For the average user, the most important thing will probably be the headset’s optical audio ports and USB. When attaching it to a PC setup, you’ll need to connect the USB cord to the MixAmp from the computer, then another audio cord to the headset from the MixAmp. However, it gets a little more complicated when you want to use the headset on a PlayStation 4 console. In this scenario, you’ll need to attach the optical audio cord to the back of your PlayStation 4: connect the USB cord to the front your console, and then connect both these cables to the MixAmp’s rear end and, finally, a headset audio cord at the front.
Though, this isn’t the only thing that’s a bit complicated. Managing the headset’s software isn’t a walk in the path either. The biggest problem here is that if your PlayStation 4 is in the living room, then you probably won’t have a very practical overall setup. Yes, it’ll still sound great but the positioning will be something else. For starters, you’ll have to remove the console from the entertainment center to attach the optical audio cord. Then, both the USB and optical audio cable will have to come out all the way up to wherever the MixAmp, which will most likely be the coffee table. From the MixAmp, you’ll need to run another wire across the living to the couch wear you’ll be sitting while you play. This adds up to 3 long cables scattered all over you living room, just waiting for an unsuspecting child, spouse, pet or housemate to come trip over them and, eventually, drag everything to the floor.
Anyway, on the bright side, a lot of the Astro A40’s features are in the hardware itself. The equalization switching, the chat/game balance and the surround sound. Its equalizations settings are quite robust and are just begging for users to create their own unique profiles themselves. By default, the headset’s MixAmp device allows users to pick from among Tournament, Balanced, Flat and Astro equalization modes. However, Astro’s Command Center software can also be used to customize equalization settings. It doesn’t take that much time nor is it a complicated process, and once you’re done the equalization settings you’ve created will save directly onto the MixAmp; so even when the headset has been disconnected from the PC, the profiles that have programmed can still be used.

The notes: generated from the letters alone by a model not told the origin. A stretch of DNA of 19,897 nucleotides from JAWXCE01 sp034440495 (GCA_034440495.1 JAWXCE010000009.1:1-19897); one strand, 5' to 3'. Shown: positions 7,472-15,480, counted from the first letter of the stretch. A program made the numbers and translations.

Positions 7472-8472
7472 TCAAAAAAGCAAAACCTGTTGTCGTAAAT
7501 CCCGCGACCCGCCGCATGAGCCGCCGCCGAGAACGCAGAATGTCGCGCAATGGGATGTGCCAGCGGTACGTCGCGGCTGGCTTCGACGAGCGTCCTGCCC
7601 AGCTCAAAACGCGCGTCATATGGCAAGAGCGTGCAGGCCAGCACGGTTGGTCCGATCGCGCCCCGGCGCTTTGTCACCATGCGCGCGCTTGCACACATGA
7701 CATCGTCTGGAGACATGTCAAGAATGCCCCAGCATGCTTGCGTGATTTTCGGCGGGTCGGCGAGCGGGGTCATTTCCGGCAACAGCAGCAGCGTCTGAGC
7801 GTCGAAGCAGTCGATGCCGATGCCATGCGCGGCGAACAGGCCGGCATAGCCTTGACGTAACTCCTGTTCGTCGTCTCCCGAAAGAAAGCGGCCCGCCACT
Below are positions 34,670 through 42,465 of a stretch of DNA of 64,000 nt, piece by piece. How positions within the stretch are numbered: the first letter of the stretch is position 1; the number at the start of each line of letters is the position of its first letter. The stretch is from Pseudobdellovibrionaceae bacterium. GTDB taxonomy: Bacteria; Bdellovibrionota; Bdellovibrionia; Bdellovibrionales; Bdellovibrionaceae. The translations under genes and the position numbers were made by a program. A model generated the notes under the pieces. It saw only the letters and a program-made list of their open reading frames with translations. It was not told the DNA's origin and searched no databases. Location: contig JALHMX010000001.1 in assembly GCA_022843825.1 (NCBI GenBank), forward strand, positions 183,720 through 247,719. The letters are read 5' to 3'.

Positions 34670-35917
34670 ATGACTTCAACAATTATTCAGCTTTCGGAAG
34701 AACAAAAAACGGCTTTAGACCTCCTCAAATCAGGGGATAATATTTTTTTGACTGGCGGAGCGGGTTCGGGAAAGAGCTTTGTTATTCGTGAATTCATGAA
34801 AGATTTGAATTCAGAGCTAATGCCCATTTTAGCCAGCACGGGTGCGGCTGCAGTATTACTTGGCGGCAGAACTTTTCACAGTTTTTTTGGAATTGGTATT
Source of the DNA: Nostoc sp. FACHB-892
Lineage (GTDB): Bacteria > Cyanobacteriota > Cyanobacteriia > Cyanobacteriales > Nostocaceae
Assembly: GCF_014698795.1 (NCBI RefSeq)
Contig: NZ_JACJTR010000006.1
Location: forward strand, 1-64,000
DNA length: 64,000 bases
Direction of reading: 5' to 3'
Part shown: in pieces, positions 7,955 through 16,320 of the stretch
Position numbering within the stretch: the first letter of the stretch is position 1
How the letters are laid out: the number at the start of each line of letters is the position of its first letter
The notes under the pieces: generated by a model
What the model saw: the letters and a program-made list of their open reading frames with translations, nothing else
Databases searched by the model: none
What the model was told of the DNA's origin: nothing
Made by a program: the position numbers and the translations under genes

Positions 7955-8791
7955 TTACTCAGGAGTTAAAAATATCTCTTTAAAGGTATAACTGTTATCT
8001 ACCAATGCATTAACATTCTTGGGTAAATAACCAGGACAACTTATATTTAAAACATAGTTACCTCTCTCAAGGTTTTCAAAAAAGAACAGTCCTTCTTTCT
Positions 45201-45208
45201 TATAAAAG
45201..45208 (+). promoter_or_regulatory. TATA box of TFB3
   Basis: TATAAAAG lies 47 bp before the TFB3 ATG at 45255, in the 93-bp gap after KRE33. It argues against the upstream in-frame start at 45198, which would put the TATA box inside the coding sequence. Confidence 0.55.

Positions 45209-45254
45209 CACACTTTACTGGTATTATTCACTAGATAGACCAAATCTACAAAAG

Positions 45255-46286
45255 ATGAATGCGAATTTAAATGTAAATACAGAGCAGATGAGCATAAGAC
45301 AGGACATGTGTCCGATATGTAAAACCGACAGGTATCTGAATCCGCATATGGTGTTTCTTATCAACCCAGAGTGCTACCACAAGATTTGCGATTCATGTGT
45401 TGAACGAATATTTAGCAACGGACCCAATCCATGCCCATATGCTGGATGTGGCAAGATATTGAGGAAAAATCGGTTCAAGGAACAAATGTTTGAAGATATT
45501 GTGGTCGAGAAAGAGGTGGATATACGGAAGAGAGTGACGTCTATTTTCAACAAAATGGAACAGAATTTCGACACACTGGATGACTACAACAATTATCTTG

It also has a wide array of microphone settings to choose from, including sensitivity and side tone. The Command Center software also has a ton of handy microphone pickup options, which include Night and Home modes, which will dictate how loud users must talk in order for the microphone to pick up the vocals. This is an incredibly useful feature for the tournament gamer, who needs to be able to effectively communicate in loud surroundings, as well as the everday night owl that wants to talk to their teammates without having to wake up the whole house. The microphone itself is fantastic, transmitting clear and crisp sound without much fuzziness or distortion. Okay, it’s not ideal for podcast recording, however, it’ll allow you to effortlessly communicate with your teammates online.
The Astro A50 headset has always been among the priciest gaming headphones on the market, and not a lot has changed in this department. These days, the competition going on the premium gaming headset realm is way more robust than it used to be, which means that the A50 really needs to put its best foot forward to be able to justify a high price-tag. The good news, though, is that it does actually keep the high audio performance standards it has always been known to have, and provides excellent and immersive all-round sound quality.
The Astro A40 is somewhat of an expensive headset. It doesn’t sound great without the MixAmp and it doesn’t blend in well with living room setups. Nonetheless, it provides out of this world gaming performances. As much as it isn’t well suited for the living room setup, tournament gamers and streamers will absolutely love this head piece. In fact, Astro seemed to have this people in mind when they were manufacturing this particular product. Truth is, both these headsets will require to break the bank, but they actually do accomplish what they set out to do.
When it comes to performance, it’s really hard to separate the two. It really comes down to a couple of things, which is basically battery life, wired/wireless and price. Yes, the A50 is slightly more expensive due to its wireless feature, but if that’s something you hold in high regard then that’s probably what you need to be looking at. That being said, choosing the A50 will mean that you have limited battery life, even though it’s long. Though, when all is said and done, we’re moving into times with less and less wires, and the wiring the Astro A40 puts people through isn’t at all enticing. Tripping over wires is so 90’s, and that’s why we pick the A50 in this case.